COVID-19 has rewired consumers, pushing them to explore ways to become "a better me", and creating a multitude of new “sticky” habits that look set to last. The personal, economic and environmental fragility we all have experienced during the global pandemic is giving rise to a new mindfulness with a particular focus on health, food protection, the environment and community.
Food safety is a top priority too, driven by the spotlight the pandemic has shone on health, combined with secure food systems which remains one of the leading concerns for consumers.
Responsible consumption is a growing trend. Nearly half of respondents believe that every decision they make in their daily lives has an impact on the environment. Consumers are actively mindful of climate- and food-related challenges and want to respond, individually and collectively, in a way that will make a difference.
This broad trend of caretaking, mindfulness and empathy is global, but is particularly strong among educated women with children, who want to take action and change the status quo.
The home has been redefined as sanctuary, workplace, classroom, shopping mall and more, significantly shifting daily routines and rituals. With mindful consumers screaming for sustainable, zero-waste ways of living, there are exciting opportunities for food and drink brands to gain relevance by helping those new habits stabilise. The easier to adopt/maintain these lifestyles are, the more likely they are to last.
Having been denied freedom and choice by the pandemic, consumers want to regain control of their lives in whatever ways they can. They are more proactive, looking for ways to make a difference: in their own lives, including through their choice of diet and ingredients; and in the environment around them, such as by recycling more. We’re also seeing a rise in traditional “back to basics” values, including home cooking, eating with the family and minimising waste.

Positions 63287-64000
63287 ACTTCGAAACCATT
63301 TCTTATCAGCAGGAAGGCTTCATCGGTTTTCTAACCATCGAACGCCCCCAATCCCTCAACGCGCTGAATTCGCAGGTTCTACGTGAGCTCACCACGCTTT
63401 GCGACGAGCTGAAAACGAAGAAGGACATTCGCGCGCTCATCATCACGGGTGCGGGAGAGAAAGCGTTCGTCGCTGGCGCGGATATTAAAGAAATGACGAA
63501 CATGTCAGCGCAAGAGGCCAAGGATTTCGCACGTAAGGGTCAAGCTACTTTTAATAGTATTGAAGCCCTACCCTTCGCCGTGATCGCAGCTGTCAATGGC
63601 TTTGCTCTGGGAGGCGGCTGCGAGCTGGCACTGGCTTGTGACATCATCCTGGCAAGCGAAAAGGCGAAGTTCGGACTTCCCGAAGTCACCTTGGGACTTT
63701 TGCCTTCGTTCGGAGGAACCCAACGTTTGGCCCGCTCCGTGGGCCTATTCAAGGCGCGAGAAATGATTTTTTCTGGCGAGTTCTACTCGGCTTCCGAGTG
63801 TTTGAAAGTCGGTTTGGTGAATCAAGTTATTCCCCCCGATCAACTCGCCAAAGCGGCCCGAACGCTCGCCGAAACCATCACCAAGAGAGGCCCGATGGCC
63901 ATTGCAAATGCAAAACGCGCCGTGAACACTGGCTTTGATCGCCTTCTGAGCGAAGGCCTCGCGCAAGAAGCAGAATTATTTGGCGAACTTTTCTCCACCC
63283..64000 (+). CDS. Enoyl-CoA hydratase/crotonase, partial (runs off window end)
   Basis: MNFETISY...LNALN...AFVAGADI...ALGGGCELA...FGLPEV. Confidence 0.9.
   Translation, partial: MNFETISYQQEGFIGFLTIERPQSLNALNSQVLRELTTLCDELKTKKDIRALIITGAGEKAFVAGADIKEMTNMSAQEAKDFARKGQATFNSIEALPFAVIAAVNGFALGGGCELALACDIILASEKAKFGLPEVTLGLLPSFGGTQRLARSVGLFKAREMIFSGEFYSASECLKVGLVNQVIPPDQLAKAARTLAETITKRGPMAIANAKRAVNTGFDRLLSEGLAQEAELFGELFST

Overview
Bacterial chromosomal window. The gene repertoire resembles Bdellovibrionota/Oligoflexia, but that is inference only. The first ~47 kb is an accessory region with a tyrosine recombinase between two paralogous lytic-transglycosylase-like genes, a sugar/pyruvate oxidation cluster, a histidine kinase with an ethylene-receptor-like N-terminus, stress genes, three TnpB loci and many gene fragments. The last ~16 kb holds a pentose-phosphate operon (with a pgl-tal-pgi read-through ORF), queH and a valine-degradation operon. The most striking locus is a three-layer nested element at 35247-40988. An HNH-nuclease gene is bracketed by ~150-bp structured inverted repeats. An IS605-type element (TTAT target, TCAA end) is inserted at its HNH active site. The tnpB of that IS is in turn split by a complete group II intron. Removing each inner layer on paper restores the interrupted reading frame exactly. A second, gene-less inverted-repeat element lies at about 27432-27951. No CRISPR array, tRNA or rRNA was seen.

Shifting from protecting health to preventing illness is one of the “sticky” trends identified in the report, with consumers increasingly looking for products that meet their emotional and functional needs. In addition, with food perceived as a central component of mental wellbeing, consumers are embracing "guilt-free" snacking. This creates opportunities for brands focusing on “a better me” profile to find a space on post-COVID-19 shopping lists.
Consumer action to reduce food waste is particularly strong. With greater focus on meal planning, more than 50% of respondents say they are throwing food away less than before the pandemic. Four in five expect they will make the same or a greater effort to avoid throwing away food when pandemic restrictions are removed, topping the list of shifted behaviours.
The pandemic has made consumers more thoughtful, with greater empathy for others. They have a new appreciation for meaningful connections, with friends and family and beyond – and shared food and beverage experiences often play a key role in making these connections enjoyable and fun.
Consumers are also more conscious of the need to support wider society, especially their local community, providing opportunities for brands positioning themselves around heritage/local provenance to win loyalty.